-- Julio Fernandez (firstname.lastname@example.org), May 23, 2000.
I have found that the quickload holder gives the best results for Fuji transparency film, partly, I assume, because the film is held to a uniform flatness by the pressure plate in the holder. Obviously one also avoids the problems of film being scratched, and dust, with Quickload, and I think it's worth the premium over loose sheet film, particularly if you are setting off on a road trip.
For black and white I also use Toyo holders, and they do a pretty good job overall - any errors are more likely to be due to my technique than the fault of the holder.
By the way, if you are using Neopan 400 in sheets (which I assume you obtained in Japan), how are you rating it? I have had good results with rating at 640, and developing in Microphen full strength. Has anyone tried PMK Pyro with this film?
-- fw (email@example.com), May 23, 2000.
A test run by a professional photo magazine a few years back came to the conclusion that quickload holders actually gave the worst film-plane registration, and that using quickloads in a Polaroid 545i gave better registration. Conventional Toyo or Fidelity holders were better, coming just behind the Sinar precision filmholder. The illustrations accompanying the article seemed pretty conclusive to me; but then I'm pretty much of the "stick to what you know works" school of thought, and I didn't even know that quickloads existed until I read the test. Needless to say, I've never bothered with them.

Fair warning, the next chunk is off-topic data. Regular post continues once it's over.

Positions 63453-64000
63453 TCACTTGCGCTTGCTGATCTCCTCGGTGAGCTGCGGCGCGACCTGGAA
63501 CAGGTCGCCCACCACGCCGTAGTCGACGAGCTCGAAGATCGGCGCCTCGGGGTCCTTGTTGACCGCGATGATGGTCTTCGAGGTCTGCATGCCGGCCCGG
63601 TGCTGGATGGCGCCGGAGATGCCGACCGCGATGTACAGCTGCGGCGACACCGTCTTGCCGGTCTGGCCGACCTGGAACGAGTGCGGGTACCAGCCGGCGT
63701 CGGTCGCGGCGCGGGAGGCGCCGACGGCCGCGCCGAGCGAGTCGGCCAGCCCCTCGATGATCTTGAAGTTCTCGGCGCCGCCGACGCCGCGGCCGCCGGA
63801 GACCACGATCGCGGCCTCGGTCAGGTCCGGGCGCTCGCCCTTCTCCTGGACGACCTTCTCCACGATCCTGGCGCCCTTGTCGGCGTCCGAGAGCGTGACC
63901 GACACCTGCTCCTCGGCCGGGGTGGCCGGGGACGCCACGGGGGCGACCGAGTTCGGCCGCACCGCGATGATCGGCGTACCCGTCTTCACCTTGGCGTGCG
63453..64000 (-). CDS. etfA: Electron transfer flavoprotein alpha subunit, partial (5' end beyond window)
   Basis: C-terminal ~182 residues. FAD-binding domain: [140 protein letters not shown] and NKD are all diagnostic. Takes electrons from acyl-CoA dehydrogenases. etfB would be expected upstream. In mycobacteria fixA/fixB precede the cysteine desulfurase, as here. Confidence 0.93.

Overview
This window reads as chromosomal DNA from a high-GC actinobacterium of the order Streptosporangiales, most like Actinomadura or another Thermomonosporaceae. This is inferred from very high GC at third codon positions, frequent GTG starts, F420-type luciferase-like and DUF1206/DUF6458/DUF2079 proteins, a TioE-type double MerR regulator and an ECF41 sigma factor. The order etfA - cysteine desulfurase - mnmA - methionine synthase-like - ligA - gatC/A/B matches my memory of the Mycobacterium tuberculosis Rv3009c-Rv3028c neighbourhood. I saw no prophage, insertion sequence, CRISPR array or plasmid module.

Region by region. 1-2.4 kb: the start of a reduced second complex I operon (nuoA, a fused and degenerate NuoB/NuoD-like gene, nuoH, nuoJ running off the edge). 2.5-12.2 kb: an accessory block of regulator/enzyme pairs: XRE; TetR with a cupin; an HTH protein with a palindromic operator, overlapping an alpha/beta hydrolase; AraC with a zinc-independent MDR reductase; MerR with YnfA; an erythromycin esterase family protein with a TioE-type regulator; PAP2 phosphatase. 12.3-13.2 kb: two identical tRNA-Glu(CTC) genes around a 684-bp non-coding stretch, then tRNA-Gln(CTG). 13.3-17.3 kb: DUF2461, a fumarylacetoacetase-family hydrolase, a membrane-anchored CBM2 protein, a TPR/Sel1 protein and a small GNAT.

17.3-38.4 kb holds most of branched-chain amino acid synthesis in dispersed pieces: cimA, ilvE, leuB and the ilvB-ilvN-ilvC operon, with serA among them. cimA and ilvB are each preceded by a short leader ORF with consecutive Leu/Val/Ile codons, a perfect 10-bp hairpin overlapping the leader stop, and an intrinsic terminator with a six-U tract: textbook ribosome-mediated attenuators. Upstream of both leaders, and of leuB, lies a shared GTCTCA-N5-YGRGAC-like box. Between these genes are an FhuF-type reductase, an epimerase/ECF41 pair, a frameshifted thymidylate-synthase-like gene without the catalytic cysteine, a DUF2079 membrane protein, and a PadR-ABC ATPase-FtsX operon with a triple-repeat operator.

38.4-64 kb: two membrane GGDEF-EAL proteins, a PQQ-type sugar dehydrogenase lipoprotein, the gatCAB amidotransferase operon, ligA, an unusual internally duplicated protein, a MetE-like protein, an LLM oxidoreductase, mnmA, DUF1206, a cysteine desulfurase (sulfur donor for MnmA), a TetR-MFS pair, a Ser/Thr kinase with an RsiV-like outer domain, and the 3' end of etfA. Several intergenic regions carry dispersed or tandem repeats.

-- Pete Andrews (firstname.lastname@example.org), May 23, 2000.
James, forgive me if I'm teaching you to suck eggs, but the thickness of the substrate has no direct effect on the focus position since the film is used with the emulsion towards the lens. The reference depth is to the front of the film sheet, not the back. Thicker film may be easier to keep flat in a conventional holder.